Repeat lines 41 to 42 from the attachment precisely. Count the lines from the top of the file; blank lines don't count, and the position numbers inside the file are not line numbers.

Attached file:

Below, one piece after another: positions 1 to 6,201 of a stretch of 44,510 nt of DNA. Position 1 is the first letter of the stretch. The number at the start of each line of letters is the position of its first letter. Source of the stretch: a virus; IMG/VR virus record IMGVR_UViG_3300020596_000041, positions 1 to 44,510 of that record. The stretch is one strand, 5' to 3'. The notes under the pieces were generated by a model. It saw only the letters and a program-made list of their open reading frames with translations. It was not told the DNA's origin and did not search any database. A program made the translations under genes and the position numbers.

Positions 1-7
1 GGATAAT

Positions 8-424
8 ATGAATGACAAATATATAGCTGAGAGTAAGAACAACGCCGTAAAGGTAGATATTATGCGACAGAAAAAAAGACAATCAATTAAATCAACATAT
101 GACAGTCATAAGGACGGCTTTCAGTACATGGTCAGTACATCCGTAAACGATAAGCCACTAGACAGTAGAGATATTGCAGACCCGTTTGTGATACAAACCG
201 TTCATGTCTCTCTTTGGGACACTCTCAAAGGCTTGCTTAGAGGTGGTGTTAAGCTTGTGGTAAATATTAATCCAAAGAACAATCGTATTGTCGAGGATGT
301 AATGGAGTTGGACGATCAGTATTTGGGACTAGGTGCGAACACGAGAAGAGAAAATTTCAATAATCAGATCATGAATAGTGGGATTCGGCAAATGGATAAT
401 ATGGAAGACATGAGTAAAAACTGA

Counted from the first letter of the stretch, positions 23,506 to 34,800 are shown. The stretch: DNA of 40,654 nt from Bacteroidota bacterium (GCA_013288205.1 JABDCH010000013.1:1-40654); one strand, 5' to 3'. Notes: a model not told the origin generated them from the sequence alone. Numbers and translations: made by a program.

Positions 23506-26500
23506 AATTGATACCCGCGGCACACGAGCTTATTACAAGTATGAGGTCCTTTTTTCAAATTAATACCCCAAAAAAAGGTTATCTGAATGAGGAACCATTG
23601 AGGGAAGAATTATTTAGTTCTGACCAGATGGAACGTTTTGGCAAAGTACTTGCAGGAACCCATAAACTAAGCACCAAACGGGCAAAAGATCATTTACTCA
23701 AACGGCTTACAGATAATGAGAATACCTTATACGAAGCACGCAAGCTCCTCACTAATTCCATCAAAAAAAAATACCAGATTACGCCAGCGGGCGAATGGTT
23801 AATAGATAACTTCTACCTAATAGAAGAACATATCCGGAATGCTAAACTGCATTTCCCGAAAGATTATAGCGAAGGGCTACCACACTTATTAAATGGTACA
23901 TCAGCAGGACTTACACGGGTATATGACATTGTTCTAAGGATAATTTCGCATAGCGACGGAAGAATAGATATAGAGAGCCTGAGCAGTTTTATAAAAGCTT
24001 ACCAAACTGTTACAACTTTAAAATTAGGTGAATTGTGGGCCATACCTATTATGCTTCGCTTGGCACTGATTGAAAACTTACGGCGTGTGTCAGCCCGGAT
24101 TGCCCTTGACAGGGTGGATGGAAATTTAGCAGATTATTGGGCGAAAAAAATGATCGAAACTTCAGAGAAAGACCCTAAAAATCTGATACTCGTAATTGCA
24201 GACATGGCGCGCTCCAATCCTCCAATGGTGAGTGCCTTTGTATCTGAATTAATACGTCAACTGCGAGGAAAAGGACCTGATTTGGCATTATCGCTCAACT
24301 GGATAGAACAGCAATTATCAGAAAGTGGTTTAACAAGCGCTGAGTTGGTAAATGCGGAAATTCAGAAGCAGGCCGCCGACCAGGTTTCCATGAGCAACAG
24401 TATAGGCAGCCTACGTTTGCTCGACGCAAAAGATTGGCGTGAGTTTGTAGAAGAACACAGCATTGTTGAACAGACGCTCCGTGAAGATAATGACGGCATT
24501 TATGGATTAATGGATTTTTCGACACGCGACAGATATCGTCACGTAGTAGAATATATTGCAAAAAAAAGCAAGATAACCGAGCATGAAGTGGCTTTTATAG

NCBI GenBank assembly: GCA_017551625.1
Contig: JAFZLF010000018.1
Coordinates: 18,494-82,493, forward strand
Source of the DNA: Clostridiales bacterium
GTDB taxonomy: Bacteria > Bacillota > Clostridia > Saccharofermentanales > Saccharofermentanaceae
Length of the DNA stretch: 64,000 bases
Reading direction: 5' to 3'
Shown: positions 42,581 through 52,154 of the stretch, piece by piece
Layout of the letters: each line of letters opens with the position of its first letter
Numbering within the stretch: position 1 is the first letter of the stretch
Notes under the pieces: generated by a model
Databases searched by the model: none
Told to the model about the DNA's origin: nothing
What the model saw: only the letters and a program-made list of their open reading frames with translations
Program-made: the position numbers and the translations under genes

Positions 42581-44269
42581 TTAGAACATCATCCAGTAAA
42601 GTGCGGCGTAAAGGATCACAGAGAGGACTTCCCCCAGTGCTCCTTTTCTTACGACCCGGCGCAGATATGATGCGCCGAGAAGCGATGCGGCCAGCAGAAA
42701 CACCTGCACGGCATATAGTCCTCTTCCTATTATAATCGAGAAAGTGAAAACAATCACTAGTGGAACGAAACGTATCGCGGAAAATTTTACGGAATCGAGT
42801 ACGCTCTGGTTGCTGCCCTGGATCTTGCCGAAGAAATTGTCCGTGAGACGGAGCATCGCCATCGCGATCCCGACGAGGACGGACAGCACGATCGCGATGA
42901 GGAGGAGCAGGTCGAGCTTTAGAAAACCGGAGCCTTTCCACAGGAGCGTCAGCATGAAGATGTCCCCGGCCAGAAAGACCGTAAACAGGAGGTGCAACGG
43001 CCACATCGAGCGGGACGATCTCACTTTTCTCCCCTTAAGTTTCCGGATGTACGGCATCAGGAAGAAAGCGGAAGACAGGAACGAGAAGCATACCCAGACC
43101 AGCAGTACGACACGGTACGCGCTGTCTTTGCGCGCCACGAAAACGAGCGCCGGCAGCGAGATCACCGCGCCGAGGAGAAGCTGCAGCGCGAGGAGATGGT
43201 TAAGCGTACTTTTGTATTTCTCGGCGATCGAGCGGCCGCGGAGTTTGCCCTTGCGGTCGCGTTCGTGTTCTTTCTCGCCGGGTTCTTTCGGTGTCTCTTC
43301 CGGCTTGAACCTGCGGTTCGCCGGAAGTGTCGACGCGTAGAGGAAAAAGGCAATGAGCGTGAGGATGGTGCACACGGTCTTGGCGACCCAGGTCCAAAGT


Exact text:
42701 CACCTGCACGGCATATAGTCCTCTTCCTATTATAATCGAGAAAGTGAAAACAATCACTAGTGGAACGAAACGTATCGCGGAAAATTTTACGGAATCGAGT
42801 ACGCTCTGGTTGCTGCCCTGGATCTTGCCGAAGAAATTGTCCGTGAGACGGAGCATCGCCATCGCGATCCCGACGAGGACGGACAGCACGATCGCGATGA